New Orleans floods ahead of possible hurricane
The state of Louisiana has declared a state of emergency.
Gov. John Bel Edwards issued the proclamation this afternoon as the Gulf Coast braces for another storm.
“This is going to be a Louisiana event with coastal flooding and heavy rainfall potentially impacting every part of the state. No one should take this storm lightly. As we know all too well in Louisiana, low intensity does not necessarily mean low impact,” Edwards said.
He also tweeted the system will "likely produce storm surge, hurricane-force winds & up to 15 inches of rain across the state."
Edwards said in a press release that Louisiana residents should start to prepare for the storm and that his office would be in contact with FEMA.
"Now is the time to check your emergency supplies and get a gameplan for your family and pets. I urge the public to continue monitoring local media for weather developments and follow the directions of local officials," he said.
The order shall remain in effect from July 10, 2019, to August 8, 2019, unless terminated sooner.
A satellite captured a stunning image of the strengthening tropical disturbance over the Gulf Coast.
This image, taken by the National Oceanic and Atmospheric Association, shows the system strengthening near the coast of Louisiana. The National Hurricane Center said the system could develop into a tropical depression by Thursday.
NOAA also tweeted out a video of the satellite images, adding that the storm already prompted flash flood emergencies for areas like New Orleans Wednesday morning.
New Orleans hotel lobbies are flooding from a tropical disturbance that hasn't even formed yet.
Tami Pray Corrington told CNN that flooding turned a staircase at the Aloft hotel into waterfall feature.
Texas Gov. Greg Abbott is urging residents to be prepared for a possible hurricane.
"It is impossible right now to know exactly how severe this storm will become and exactly where it will go," he said at a news conference today.
Abbott held up several maps prepared by the National Weather Service that showed different trajectories.
“With probabilities, with best guesses right now, regions north of the Houston area going up into East Texas, could receive as much as, if not more than, 10 inches of rain," he said.
He went on to say the state is preparing in advance for the storm and likely flooding that will come with it. This includes getting emergency response teams ready with high profile vehicles and boats, as well as calling Texas agencies who have equipment like saw squads, rescue aircrafts and ground search and rescue teams.
"If you prepare for the very worst, you will be in a situation where you will be able to come out far better in the end," Abbott said. "Begin preparing your property. Begin preparing your supplies. Begin preparing your lines of communication to your family members. Begin preparing to know exactly where it is you will be going to in an event you have to evacuate."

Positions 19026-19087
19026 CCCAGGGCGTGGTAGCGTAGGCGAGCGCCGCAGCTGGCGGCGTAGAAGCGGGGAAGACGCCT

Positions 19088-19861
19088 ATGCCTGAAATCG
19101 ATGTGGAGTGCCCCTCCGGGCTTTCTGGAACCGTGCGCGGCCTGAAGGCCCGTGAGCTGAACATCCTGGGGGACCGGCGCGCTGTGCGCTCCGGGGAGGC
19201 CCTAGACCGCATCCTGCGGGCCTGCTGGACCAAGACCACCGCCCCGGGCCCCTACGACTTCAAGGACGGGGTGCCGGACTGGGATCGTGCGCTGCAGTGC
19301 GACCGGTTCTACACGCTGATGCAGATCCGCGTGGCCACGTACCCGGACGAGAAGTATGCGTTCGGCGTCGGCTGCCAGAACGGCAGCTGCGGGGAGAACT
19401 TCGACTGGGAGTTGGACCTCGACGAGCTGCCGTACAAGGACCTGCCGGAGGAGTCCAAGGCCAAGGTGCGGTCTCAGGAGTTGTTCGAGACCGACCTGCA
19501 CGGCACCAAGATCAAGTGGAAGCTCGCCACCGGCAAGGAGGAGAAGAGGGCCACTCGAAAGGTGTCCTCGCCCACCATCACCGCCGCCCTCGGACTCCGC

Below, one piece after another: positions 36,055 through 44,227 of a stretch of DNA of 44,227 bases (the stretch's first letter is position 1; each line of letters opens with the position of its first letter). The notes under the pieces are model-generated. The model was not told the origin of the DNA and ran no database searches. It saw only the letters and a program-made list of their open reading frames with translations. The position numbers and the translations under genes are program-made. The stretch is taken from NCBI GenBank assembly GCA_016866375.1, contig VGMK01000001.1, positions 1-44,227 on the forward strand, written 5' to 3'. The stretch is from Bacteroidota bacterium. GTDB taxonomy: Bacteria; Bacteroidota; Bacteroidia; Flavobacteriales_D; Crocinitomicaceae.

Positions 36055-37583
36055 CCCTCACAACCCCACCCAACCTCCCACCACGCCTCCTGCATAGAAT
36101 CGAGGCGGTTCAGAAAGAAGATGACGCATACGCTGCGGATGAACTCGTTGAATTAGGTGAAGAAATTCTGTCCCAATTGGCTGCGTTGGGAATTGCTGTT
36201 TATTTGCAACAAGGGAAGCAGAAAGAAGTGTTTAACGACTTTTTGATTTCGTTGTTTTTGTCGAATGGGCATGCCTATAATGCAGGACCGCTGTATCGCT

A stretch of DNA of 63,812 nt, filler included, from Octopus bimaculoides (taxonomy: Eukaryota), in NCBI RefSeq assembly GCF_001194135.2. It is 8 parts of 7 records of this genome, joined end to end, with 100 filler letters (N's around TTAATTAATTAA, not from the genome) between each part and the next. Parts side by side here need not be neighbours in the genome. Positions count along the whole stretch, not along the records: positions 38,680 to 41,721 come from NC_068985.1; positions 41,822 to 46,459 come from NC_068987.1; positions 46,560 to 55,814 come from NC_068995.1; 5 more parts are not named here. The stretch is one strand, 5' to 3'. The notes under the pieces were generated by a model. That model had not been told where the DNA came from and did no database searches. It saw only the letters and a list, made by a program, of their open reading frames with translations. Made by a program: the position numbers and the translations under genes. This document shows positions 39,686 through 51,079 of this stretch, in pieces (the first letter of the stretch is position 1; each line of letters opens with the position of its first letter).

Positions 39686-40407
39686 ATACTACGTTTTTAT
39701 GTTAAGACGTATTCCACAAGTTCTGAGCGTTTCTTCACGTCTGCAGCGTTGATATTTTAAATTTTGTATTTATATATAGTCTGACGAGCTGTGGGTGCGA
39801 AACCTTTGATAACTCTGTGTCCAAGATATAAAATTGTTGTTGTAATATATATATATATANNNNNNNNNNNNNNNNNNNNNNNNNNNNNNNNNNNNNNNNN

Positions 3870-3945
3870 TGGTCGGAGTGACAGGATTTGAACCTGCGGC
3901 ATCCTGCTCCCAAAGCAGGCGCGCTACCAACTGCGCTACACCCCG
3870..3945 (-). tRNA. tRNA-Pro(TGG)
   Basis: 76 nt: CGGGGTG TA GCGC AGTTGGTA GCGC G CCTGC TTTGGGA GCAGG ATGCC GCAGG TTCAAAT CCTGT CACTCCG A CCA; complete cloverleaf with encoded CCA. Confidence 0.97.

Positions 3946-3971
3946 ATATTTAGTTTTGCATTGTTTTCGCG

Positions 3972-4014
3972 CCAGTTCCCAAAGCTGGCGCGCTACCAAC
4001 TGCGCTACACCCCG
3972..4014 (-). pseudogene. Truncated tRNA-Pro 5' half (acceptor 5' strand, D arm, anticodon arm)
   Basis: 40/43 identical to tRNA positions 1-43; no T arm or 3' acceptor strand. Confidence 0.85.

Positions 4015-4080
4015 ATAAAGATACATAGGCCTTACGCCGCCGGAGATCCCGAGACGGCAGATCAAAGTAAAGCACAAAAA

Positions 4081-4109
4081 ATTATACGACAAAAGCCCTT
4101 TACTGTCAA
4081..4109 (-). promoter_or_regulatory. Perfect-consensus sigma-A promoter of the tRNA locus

City Hall, libraries and recreational facilities in New Orleans are closed today as residents brace for a developing storm in the Gulf of Mexico.
Authorities in New Orleans responded to 250 emergency calls related to flooding, as heavy rains and thunderstorms moved through the area, according to a statement from the city.
“Public safety agencies including New Orleans Police Department, New Orleans Fire Department and New Orleans Emergency Medical Services responded to more than 250 emergency calls related to flooding. The Regional Transit Authority temporarily suspended service in flooded areas. Isolated outages of power were reported throughout the city, with just over 10,000 remaining as of 11 a.m." the city said in a statement.
The city is asking residents to clear debris from catch basins and around their property, as more heavy rain is expected over the coming days.
Shell has evacuated all non-essential staff from eastern Gulf drilling rigs, with more action on the horizon depending on how the storm develops, spokeswoman Cindy Babski said.
Chevron has also evacuated some non-essential employees from the Jack St. Malo facility, with shut-in procedures initiated at five other facilities, spokeswoman Veronica Flores-Paniagua said.
"The affected facilities are our Big Foot, Blind Faith, Genesis, Petronius and Tahiti facilities. While some non-essential personnel will be evacuated from our Jack St. Malo facility, production at that asset remains at normal levels. At our onshore facilities, we are following our storm preparedness procedures and paying close attention to the forecast and track of the storm," Flores-Paniagua said.
Residents from Houston to Mobile, Alabama, are bracing for a possible hurricane. There is a storm system developing in the Gulf of Mexico that could escalate to hurricane classification by the weekend.
As the low-pressure system moves closer to land it will meet warm, open waters that will fuel the storm's intensity, CNN meteorologist Haley Brink said.
A tropical storm is an area of thunderstorms that produces a circular wind flow with winds from 39 to 73 miles per hour. With a lower wind speed, it would be a tropical depression. Higher, and it would be a hurricane.
Regardless of the classification this system develops into, both Louisiana and Mississippi are forecast to see very heavy rain — more than a foot in some places, Brink said.